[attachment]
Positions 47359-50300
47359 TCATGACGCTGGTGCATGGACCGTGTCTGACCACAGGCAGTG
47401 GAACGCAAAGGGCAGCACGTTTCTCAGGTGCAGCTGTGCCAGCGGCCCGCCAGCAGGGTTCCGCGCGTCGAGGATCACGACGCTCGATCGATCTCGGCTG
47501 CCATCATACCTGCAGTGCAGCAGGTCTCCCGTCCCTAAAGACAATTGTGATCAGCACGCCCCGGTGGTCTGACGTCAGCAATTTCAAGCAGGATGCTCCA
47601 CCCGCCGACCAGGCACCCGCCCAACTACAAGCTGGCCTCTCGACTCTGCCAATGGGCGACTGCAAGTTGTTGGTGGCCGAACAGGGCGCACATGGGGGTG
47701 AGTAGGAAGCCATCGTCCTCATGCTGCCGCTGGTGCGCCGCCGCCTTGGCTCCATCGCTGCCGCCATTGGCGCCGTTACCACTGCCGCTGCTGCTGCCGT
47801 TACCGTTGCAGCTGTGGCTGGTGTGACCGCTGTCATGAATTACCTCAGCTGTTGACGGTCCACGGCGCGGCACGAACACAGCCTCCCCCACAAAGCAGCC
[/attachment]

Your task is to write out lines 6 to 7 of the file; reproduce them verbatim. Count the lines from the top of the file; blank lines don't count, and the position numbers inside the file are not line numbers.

47701 AGTAGGAAGCCATCGTCCTCATGCTGCCGCTGGTGCGCCGCCGCCTTGGCTCCATCGCTGCCGCCATTGGCGCCGTTACCACTGCCGCTGCTGCTGCCGT
47801 TACCGTTGCAGCTGTGGCTGGTGTGACCGCTGTCATGAATTACCTCAGCTGTTGACGGTCCACGGCGCGGCACGAACACAGCCTCCCCCACAAAGCAGCC